Opportunities in the Obesity Epidemic

In the past six months, the U.S. Food & Drug Administration has considered whether to approve three new drugs for gout, a painful malady once called "the disease of kings" because of its association with rich living. It is an unusual confluence, given that there have been no new treatments for gout for more than 40 years.

But gout, linked with such noted figures as Henry VIII, Benjamin Franklin, and Shakespeare's Falstaff, is on the upswing. So are sleep apnea, infertility, kidney disease, hyperthyroidism, and newer disorders such as metabolic syndrome—a collection of risk factors for heart disease and diabetes barely recognized before the 1970s.

All of these seemingly unrelated illnesses share a common tie: They are among the side effects of obesity, which now afflicts about one-third of U.S. adults, according to some definitions. The Centers for Disease Control & Prevention estimates that medical spending on diseases related to obesity has nearly doubled in the past decade, to $147 billion, 9.1% of total medical spending.

New ToolsThe pharmaceutical industry is, as a result, ratcheting up research into treatments for these once-uncommon illnesses. "I think we're going to see several new drugs for obesity and related conditions in the next 5 to 10 years," says Dr. Caroline Apovian, director of Boston University's nutrition and weight management center. "They won't be panaceas, but they will be valuable additions to the toolbox."

Many adults these days are trying to shed pounds on their own, but drugmakers needn't worry about being carved out of the picture. "Lifestyle modification only gets you so far when you are already obese," says Brian Lasky, consultant with drug market researcher IMS Health. "It's very hard to reboot the body on your own. Better drugs are essential." The market for drugs that treat obesity complications should be worth billions, he says.

Getting such drugs to patients isn't easy, however. One obesity treatment after another has failed in recent years, either on the market or at the FDA, because of such side effects as depression, heart problems, and diarrhea.

Gout medications haven't had a much easier time. The disease is caused by excess uric acid in the blood that accumulates around the joints, causing pain and inflammation. The incidence of gout started rising about 20 years ago along with obesity, and today there are some 5 million sufferers in the U.S. The journal Clinics in Dermatology warned three years ago that "we may be in the midst of the third great gout epidemic of Western Civilization." (The first two occurred during the height of the Roman and British empires.)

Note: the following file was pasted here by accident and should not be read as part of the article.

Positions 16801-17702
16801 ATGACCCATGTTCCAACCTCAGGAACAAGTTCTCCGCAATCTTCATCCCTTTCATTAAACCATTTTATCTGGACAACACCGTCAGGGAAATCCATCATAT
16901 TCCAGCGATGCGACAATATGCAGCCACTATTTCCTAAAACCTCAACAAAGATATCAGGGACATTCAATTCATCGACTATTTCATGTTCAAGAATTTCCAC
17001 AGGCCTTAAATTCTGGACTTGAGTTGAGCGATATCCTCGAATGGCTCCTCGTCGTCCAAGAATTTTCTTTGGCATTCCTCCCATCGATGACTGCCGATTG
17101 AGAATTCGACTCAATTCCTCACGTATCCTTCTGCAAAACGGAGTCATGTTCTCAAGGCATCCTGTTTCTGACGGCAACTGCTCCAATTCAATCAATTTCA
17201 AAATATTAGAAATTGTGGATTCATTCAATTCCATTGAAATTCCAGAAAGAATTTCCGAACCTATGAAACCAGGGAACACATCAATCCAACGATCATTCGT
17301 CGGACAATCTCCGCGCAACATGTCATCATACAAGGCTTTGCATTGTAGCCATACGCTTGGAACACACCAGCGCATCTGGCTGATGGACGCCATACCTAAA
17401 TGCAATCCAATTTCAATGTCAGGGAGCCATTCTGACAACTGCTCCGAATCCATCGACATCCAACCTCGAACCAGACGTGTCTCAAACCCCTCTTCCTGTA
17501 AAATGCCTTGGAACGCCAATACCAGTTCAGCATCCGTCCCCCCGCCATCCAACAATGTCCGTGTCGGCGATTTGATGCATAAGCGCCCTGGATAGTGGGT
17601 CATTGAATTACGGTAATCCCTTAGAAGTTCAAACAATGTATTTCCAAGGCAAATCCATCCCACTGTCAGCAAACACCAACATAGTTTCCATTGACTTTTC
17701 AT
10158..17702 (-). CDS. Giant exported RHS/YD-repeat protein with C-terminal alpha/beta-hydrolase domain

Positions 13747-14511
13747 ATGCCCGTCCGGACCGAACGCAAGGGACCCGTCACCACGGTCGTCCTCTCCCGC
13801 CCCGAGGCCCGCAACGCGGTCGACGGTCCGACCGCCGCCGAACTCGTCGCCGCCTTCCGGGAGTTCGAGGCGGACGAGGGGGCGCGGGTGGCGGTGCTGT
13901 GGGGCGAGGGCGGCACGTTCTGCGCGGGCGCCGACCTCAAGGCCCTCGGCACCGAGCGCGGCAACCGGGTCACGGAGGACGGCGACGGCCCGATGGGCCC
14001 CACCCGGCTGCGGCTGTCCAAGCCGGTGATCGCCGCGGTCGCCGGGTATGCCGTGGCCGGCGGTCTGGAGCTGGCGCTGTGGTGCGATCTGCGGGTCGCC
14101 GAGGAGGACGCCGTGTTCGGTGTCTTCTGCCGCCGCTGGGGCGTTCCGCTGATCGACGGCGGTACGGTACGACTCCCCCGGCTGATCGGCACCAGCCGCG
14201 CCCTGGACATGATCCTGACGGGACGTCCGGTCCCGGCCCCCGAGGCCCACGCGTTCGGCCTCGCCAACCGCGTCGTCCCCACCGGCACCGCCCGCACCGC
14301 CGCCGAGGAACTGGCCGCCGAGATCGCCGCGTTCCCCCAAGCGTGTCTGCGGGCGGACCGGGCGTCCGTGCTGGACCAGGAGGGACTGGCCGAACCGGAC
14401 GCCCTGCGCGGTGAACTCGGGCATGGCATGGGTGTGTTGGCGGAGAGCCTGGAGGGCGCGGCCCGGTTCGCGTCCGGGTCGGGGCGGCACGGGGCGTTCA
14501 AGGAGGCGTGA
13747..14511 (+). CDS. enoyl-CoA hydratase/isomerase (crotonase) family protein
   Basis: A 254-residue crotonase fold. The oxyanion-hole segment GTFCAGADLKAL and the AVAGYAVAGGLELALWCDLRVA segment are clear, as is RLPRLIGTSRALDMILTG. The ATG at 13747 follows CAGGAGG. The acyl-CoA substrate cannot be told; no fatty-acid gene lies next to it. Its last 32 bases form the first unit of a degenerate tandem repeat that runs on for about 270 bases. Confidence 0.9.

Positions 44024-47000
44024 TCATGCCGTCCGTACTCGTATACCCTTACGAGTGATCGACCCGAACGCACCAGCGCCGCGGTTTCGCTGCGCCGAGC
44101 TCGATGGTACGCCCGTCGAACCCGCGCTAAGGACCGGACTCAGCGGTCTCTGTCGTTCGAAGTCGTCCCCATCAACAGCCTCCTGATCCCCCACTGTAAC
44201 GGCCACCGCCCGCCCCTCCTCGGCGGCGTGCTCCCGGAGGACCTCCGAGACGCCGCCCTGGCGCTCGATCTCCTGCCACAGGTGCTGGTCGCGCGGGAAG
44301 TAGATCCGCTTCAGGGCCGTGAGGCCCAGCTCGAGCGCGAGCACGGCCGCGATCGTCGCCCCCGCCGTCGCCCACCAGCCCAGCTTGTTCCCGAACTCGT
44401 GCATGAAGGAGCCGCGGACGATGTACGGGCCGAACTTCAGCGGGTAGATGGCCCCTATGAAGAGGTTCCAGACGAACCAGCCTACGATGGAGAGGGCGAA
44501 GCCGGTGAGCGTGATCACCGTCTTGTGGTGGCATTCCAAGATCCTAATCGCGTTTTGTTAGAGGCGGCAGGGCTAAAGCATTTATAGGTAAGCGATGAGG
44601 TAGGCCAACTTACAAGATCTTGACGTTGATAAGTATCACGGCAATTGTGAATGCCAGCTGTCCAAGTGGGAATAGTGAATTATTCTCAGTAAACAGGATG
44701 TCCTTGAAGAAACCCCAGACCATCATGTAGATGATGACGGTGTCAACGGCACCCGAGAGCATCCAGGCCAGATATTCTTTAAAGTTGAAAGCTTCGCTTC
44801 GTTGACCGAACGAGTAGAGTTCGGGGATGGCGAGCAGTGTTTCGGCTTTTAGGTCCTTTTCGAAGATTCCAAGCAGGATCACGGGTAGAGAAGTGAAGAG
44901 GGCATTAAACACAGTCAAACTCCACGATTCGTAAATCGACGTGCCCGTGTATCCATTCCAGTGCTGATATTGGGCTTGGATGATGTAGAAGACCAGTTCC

Disruptive Snoring Generic anti-inflammatories have been the most common treatment for decades, although they are of limited benefit for many people. In February the FDA approved something new: Uloric, from Takeda Pharmaceuticals. But it took the Japanese company five years to convince the agency that the drug is safe. And on Aug. 2, the FDA delayed another treatment for the disease, Krystexxa from Savient Pharmaceuticals, which was ordered to submit new data on side effects and the manufacturing process.

The problems of obesity go far beyond gout. Sleep apnea, characterized by loud snoring and intermittent wakefulness because of the collapse of the upper airways during sleep, is a common side effect of excess weight around the neck. A recent study by the Irish consultants Research & Markets projects the worldwide market for respiratory devices to double by 2015, to $7.4 billion, because of growing demand from patients struggling with sleep apnea. And while the economic slump has hurt some medical companies, ResMed, a leading maker of sleep apnea devices, saw profits rise to $45.4 million last quarter, 53% up over the same period last year. "The market has remained healthy all during this time," CEO Kieran T. Gallahue told investors.

Drug companies are particularly interested in coming up with treatments for metabolic syndrome, a basket of symptoms that includes abdominal fat, high cholesterol, and high blood sugar. But research is complicated by the fact that the FDA does not recognize metabolic syndrome as a disease. "Until there is a regulatory path to approval, it's hard to move forward," says IMS's Lasky. Nevertheless, Merck and Eli Lilly are both developing drugs for the disorder.

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